Series of Pacific storms to impact the West, severe storms for Gulf Coast states

Severe thunderstorms with damaging winds, large hail, and a couple of tornadoes will be possible across portions of the South Plains and Lower Mississippi Valley this weekend. Locally heavy rain may also produce flash flooding. Out West, strong Pacific storms will bring heavy rain, heavy mountain snow, and strong winds into next week, with localized flooding possible. 

A strong cyclone across the Gulf of Alaska will produce continued active weather pattern across the Pacific Northwest, NWS forecaster Gallina said April 6, 2019.

A small but strong surface low will track quickly toward Vancouver Island later today bringing unsettled showers from coastal Northern California to Washington with some higher elevation snow in the peaks of the Cascades and into the Northern Rockies of Idaho/Western Montana.

The trailing frontal zone will then linger with very little north/southward drift through the remainder of the weekend into Monday.

Given the strength of the front, winds will bring higher moisture into southern Oregon and Northern California with the potential of 102 – 204 mm (4 – 8 inches) in the temperate rain forests of the coastal ranges, likely to increase streams potentially to bankful.

Flood watches and Advisories have been posted for much of Oregon and Idaho.

The plume of moisture will then bleed over into the higher elevations of the Sawtooth, Northern Rockies of western Montana and northwest Wyoming with the potential for producing higher elevation snows.

A weak upper level trough is emerging out of the Southern Plains into the Central Plains today, this will intersect with western Gulf moisture and draw mid-level dry air out of the Mexican Plateau.

The combination of these elements will aid the potential for thunderstorms Saturday, April 6 across Texas into the Lower Mississippi River Valley, some of which will likely be severe, with damaging winds, large hail and the potential for some tornadoes.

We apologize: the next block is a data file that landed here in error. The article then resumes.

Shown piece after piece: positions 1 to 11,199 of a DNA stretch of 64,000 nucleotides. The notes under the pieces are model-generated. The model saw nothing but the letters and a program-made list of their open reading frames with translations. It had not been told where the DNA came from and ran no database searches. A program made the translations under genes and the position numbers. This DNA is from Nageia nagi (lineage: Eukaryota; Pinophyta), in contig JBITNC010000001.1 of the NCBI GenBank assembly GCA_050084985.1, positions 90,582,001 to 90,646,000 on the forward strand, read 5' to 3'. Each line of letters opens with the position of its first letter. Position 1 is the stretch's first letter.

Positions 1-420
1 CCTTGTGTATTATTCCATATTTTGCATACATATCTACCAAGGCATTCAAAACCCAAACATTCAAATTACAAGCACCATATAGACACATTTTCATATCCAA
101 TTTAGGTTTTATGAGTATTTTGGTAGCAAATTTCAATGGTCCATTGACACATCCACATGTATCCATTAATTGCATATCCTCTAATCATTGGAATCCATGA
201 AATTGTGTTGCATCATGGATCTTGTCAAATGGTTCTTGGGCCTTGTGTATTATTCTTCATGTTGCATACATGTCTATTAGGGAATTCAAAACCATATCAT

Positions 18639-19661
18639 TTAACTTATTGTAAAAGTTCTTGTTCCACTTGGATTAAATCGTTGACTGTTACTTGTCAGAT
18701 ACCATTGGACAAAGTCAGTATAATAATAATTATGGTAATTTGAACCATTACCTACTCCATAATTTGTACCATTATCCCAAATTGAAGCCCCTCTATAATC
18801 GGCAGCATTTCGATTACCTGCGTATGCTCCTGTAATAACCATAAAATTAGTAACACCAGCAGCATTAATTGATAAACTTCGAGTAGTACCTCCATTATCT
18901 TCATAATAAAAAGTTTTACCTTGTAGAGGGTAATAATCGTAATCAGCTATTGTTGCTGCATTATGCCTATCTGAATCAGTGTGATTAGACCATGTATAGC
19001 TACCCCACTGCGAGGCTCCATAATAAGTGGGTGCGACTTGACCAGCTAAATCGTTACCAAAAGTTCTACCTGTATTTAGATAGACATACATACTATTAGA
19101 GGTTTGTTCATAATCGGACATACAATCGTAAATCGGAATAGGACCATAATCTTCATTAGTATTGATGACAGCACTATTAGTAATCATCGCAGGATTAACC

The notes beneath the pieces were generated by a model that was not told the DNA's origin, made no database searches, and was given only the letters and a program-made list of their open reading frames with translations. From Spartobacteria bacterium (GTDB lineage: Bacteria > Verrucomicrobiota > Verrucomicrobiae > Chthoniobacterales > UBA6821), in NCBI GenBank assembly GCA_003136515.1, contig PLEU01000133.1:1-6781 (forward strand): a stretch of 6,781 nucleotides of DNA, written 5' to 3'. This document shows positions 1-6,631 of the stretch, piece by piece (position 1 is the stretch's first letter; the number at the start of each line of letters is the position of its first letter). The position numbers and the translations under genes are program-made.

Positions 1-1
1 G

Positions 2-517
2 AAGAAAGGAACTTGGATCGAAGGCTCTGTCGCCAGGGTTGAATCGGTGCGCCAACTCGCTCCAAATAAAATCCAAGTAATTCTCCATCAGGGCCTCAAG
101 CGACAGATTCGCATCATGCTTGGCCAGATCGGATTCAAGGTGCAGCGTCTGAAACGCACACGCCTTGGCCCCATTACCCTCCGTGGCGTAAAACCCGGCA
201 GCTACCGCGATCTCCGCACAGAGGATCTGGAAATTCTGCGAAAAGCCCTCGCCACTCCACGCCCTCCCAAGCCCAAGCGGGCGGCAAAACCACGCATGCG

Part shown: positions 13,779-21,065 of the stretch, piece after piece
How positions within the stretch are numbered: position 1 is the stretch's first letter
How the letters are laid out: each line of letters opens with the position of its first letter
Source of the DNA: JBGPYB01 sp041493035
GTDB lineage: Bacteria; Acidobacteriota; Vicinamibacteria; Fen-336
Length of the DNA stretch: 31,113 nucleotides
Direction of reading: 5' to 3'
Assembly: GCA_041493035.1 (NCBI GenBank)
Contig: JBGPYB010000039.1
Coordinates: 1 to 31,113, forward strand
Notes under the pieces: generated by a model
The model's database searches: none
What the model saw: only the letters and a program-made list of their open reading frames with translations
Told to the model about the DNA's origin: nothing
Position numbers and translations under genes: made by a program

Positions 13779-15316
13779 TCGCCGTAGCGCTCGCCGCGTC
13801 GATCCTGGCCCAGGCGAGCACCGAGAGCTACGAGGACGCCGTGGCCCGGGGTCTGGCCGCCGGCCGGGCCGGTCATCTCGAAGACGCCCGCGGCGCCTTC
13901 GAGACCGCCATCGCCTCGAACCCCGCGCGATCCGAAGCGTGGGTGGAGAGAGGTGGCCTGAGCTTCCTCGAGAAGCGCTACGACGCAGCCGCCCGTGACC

The trough will lift into the Ohio River Valley by Sunday, April 7 and merge with upper level energy from the strong Pacific jet stream over the Great Lakes, sparking some fast moving showers and thunderstorms in the region.

Eventually, the merged system will progress eastward and provide moderate showers for New York/Pennsylvania and into New England, with some wintry mix possible early Monday morning, April 8 across Northeast New England.

Another southern stream upper level trough will advance out of the Southern US/Northern Mexico Sunday and with the lingering moisture/instability left in place across eastern Texas into the Lower Mississippi River Valley will set off another bout of thunderstorms.

Again, there will be a threat for severe weather and given the placement of heavy rainfall over areas affected today, there is an increased threat for flooding, possibly flashy at times.

This activity will develop a surface low pressure that will continue to focus thunderstorms but will advance eastward across the Mississippi River into Monday and with it, shifting the heavy rainfall, thunderstorms into Lower Ohio and Tennessee River Valleys, and the Southern Gulf States.

Featured image credit: NOAA GOES-WEST. Acquired: April 6, 2019 at 16:50 UTC

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